The outstanding literary critic William Dean Howells, one of the pioneers in Naturalism, whom Crane greatly admired, wrote in 1902 about Frank Norris versus Stephen Crane that Norris gave one the impression of strength and courage that would hold out to all length...I never met him but he made me feel that he could do it, the thing he meant to do, and do it robustly and quietly, without the tremor of ‘those electrical nerves’ which imparted itself from the presence of Stephen Crane.34
Crane’s fiction, Howells went on, was characterized by “physical slightness”35, reflecting “the delicacy of energies that could be put forth only in nervous spurts, in impulses vivid and keen, but wanting in breadth and bulk of effect.”36 There is a sensitivity in Crane’s writing, an awareness of the subjective moment in the search for the underlying truth in reality, which makes him unorthodox and special within the Naturalist movement. Michael Davitt Bell calls him “something like a female hysteric”37, which seems a rather short sighted description of a man who travelled to the West and Mexico, worked as war correspondent, got shipwrecked and did not leave any dangerous situation out during his short life. He proved his ‘masculinity’ in every possible situation and still, his sensitivity as reflected in his style, appeared too emotional, not enough sticking to the hard facts.
Another problem for readers as well as critics has been the excessive use of colloquial language and slang. Crane’s attempt at truthfulness and honesty in theme and style did not meet conventional expectations. “The hero and heroine might be poor, but they must be educated and genteel; half a century after Cooper, the convention was still in force.”38
According to Housman Gelfant, three features characterize urban population: the great numerical size, the density and the heterogeneity. The great numerical size weakens social ties. Relationships tend to be superficial, impersonal, transitory and segmental. A person reacts only to a part of the other one’s personality, which is necessary because otherwise the unceasing external contact would lead to a complete internal atomization. The segmentation mentioned above makes people react to each other as if they were not human beings but utilities. The personal relationships broken down, man is left without objective assurance of his value as a complete person, from which a feeling of solitude derives, whereas the physical proximity in the city seems to deny the social isolation.
The density, the concentration of numbers, reinforces this sense of a social vacuum, and it serves to explain the segregation of social groups into small, differentiated settlements. Different social groups live in their areas close to each other. This proximity of different cultural patterns may either develop one’s sense of toleration, or it might lead to confusion through conflicting traditions and alternative moral codes. Maggie adopts moral standards of the middle class, which do not fit her situation at all.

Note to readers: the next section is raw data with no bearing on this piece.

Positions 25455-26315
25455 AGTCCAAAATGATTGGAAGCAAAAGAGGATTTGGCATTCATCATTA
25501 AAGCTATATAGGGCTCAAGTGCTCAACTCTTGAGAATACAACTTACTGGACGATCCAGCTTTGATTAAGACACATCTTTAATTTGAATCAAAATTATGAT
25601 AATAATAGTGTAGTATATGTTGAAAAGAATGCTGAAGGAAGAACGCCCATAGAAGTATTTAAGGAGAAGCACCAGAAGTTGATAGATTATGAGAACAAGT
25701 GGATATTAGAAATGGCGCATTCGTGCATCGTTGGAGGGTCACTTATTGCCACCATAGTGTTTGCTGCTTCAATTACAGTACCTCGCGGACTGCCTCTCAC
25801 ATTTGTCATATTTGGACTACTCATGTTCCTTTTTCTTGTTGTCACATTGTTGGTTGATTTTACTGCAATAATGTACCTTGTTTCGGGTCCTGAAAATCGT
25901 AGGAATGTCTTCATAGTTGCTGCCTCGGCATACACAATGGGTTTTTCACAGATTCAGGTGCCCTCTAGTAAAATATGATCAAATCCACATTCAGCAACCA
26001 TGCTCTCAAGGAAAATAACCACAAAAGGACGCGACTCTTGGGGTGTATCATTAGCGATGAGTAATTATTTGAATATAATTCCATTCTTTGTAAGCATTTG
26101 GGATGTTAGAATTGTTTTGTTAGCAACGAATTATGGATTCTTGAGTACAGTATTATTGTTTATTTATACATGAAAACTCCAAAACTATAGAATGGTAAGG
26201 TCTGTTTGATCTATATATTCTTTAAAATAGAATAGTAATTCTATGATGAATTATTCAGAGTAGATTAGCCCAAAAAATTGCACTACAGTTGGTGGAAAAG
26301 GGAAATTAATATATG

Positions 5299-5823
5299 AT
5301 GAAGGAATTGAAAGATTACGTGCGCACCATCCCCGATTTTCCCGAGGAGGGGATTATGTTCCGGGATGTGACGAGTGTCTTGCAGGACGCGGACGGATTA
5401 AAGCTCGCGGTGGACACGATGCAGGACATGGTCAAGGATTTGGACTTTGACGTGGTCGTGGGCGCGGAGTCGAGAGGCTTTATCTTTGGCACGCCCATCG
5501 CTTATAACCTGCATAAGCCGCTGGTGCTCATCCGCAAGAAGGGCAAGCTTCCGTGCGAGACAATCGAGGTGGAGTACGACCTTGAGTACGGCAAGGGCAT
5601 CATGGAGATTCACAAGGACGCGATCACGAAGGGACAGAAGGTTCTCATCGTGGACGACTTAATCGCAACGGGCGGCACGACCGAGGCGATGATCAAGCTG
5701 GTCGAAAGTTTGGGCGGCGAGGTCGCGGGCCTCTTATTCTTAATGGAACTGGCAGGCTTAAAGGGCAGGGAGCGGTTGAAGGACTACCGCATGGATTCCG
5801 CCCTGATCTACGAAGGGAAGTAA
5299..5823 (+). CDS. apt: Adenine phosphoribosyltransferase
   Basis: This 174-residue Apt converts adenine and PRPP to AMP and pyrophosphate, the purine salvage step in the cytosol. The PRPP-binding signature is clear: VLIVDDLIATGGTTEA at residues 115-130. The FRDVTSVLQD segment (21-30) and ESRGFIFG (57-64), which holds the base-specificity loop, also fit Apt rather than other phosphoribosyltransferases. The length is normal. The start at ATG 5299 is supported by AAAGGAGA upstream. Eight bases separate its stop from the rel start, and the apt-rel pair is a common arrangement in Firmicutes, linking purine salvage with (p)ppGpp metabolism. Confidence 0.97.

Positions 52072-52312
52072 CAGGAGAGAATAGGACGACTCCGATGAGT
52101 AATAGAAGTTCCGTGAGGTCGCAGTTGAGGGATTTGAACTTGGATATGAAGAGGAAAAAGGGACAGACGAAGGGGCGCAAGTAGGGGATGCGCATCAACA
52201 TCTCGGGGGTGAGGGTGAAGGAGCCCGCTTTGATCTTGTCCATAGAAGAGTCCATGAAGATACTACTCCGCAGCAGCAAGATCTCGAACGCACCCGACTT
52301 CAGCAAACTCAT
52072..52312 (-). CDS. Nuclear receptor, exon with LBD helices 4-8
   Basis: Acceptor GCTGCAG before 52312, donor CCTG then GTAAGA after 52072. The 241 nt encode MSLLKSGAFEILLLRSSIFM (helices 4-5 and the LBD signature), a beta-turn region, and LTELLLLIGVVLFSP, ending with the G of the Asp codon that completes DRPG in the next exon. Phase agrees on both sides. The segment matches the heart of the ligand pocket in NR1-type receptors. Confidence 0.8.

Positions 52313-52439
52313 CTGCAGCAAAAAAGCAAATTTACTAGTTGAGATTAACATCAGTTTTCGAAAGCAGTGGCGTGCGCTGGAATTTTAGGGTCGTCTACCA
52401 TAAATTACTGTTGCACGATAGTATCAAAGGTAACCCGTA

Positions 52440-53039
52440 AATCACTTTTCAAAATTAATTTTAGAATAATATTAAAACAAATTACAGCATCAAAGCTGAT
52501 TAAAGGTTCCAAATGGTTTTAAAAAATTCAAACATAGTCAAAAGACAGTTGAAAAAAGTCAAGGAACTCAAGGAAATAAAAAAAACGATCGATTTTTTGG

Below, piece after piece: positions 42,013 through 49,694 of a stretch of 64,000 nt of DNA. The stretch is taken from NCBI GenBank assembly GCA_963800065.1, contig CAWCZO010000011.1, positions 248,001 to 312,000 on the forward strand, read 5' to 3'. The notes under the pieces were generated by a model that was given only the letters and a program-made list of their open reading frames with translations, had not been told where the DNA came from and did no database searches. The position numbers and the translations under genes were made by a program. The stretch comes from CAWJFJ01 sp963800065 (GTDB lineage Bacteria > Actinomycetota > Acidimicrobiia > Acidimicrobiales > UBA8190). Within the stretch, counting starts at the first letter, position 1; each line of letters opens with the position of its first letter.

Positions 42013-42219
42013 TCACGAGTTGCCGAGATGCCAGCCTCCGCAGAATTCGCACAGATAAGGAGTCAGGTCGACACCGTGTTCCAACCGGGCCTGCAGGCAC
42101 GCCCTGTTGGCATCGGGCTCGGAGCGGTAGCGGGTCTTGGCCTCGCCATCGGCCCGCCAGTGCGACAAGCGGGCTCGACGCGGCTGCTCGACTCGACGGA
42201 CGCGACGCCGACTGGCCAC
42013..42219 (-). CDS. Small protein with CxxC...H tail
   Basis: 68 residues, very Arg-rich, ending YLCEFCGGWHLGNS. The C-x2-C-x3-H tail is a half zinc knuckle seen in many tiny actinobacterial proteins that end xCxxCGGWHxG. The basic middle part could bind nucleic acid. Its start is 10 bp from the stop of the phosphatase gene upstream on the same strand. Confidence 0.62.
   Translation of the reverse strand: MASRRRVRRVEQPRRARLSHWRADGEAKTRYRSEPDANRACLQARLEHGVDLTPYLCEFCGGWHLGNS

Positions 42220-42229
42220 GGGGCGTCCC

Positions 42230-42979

The community and the city are antithetical as concepts and social realities, as social unanimity in a community cannot survive in a milieu in which various conflicting cultural patterns exist side by side. There is no tradition, which is generally agreed upon. Therefore the individual cannot turn to one for his or her social role. Family and religion have largely failed to establish a guiding tradition, and both disappoint Maggie. Her family does not provide any guidance, and later the priest whom she approaches turns away from her.
In the growing metropolis the influence of the Church as part of a former guiding tradition is weakened by the industrial system of labour division .
The industrial system of division of labour deprives the family of economic unity and self-sufficiency, just as commercialized entertainment deprives it of an essential social function. The movies, poolroom, dance hall, or bowling alley take the individual out of the home and further the process of family disintegration initiated by working conditions. And the unsatisfactory aspects of living in small and crowded apartment-house flats either cause the family to disperse or else produce tensions with the home.39
As the realities of everyday life conflict more and more with the ideals of the Church, its influence is further diminished. The city, a structure developed out of technological and scientific necessity, supports a rationalist and materialist point of view, which often involves the repudiation of the supernatural and of religious doctrines.